Sex workers to campaign against new legal moves
Stephen Naysmith Social affairs correspondent Wednesday 3 April 2013 The Herald Scotland
SEX workers and campaigners are to stage a series of events to protest against criminalisation of their work and warn against driving prostitution underground.
Women and men involved in prostitution should be given human rights and protections at work, according to the organisers of a Sex Worker Open University (Swou) event taking place in Scotland this week.
The five-day event is part of a wider Sex Workers’ Rights Festival in Glasgow, part-funded by the Edinburgh-based sex worker support charity Scot-Pep. The programme includes a public debate on laws and policies affecting sex workers.
However, the main purpose of the event is to campaign against laws restricting sex work and attempts to criminalise the men who buy sex.
Organisers of the festival, including the English Collective of Prostitutes, argue such laws risk driving sex work underground and putting women and male prostitutes at greater risk of violence and abuse. Instead of turning sex workers into victims and criminals, they argue they should be treated as any other workers and offered the same protections.
Jay Levy, a PHD student at Cambridge University, will argue research in Sweden following the passage of laws criminalising the purchase of sex does not support such laws.
He said: “Although the law has failed to demonstrably diminish levels of prostitution; stigma, danger and violence in sex work have increased as have difficulties with authorities and service and healthcare providers.”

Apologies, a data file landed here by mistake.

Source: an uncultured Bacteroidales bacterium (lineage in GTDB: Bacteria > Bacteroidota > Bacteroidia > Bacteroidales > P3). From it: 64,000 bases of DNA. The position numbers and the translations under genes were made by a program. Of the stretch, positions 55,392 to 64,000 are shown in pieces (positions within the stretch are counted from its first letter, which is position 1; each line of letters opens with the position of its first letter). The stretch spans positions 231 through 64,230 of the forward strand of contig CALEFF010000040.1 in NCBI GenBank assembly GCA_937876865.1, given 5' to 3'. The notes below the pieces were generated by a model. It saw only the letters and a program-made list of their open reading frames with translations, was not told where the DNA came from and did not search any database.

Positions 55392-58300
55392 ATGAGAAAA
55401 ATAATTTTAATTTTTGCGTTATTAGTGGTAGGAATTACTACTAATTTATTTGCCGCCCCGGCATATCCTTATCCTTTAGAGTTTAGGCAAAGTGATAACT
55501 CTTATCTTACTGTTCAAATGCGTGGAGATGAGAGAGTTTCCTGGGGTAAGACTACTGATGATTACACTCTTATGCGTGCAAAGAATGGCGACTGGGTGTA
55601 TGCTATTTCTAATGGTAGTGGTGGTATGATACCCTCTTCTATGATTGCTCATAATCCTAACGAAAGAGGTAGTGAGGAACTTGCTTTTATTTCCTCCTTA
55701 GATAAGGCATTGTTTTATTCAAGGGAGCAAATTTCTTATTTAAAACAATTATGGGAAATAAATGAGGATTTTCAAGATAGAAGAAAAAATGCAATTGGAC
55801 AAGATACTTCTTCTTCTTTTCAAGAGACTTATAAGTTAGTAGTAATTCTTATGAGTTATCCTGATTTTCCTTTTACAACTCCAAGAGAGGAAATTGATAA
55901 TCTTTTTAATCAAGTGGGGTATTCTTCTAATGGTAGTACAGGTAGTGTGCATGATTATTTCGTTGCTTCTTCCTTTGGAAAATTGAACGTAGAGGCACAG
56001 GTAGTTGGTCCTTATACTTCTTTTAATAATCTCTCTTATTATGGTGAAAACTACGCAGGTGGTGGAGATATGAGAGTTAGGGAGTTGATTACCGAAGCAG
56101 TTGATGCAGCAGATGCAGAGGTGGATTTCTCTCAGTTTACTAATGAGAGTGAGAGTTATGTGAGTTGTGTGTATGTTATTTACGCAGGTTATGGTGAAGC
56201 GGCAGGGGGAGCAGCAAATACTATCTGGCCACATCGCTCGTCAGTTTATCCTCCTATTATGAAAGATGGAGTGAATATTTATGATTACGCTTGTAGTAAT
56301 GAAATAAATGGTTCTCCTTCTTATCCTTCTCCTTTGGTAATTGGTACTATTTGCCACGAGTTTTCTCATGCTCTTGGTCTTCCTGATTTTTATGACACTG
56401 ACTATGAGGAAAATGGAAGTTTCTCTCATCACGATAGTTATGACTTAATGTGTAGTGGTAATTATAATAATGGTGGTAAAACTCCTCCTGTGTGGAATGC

A spokeswoman for Swou said: “Despite the important amount of research and evidence pointing towards decriminalisation, misinformed politicians still draft law proposals that only further endanger sex workers.
“We challenge the popular stereotype of sex workers as vicitims or criminals. We believe those who choose to work in the sex industry, for whatever reasons, deserve the same legal and human rights as all other workers and criminalisation only increases our vulnerability and oppression at work.”
George Lewis, co-chairman of Scot-Pep, said: “We know from previous experience the health and safety of sex workers is threatened by driving it underground.”
Labour MSP Rhoda Grant is attempting to bring forward a new law which would make it an offence to attempt to buy sex.
She said: “This mantra that for some reason such laws would make it more dangerous are completely wrong. What is very clear is prostitution is currently very dangerous and anything that reduces demand reduces the number of people put at risk.”
Ms Grant added that the sex trade could not be driven completely underground, otherwise potential clients would not be able to find sex workers.
“This is not a harmless pursuit being carried out by consenting adults, it is damaging people, abusive and a form of coercion. You can’t buy consent.”
By CHRISTOPHER CLAIRE
Published on Sunday 7 April 2013 00:00
CAMPAIGNERS calling for the decriminalisation of prostitution in Scotland took to the streets of Glasgow yesterday for a five-day festival focusing on the sex industry.
The Sex Worker Open University will run until Wednesday and includes a public debate on laws and policies affecting sex workers.
The demonstrators are campaigning against laws restricting sex work and attempts to criminalise men who buy sex.
Labour MSP Rhoda Grant is aiming to bring forward new legislation that would make it an offence to attempt to buy sex. The campaigners outside the Scottish Trades Union Congress in Glasgow’s West End yesterday held placards reading: “Rhoda! Don’t erode our rights!”
Jay Levy, a PhD student at Cambridge University, was among those due to speak this weekend and claims research in Sweden has shown new anti-prostitution laws there have failed to have any impact on the trade.
“Although the law has failed to diminish levels of prostitution, the stigma, danger and violence in sex work have increased as have difficulties with authorities and service and healthcare providers.”
The festival is part-funded by the Edinburgh-based sex worker support charity Scot-Pep.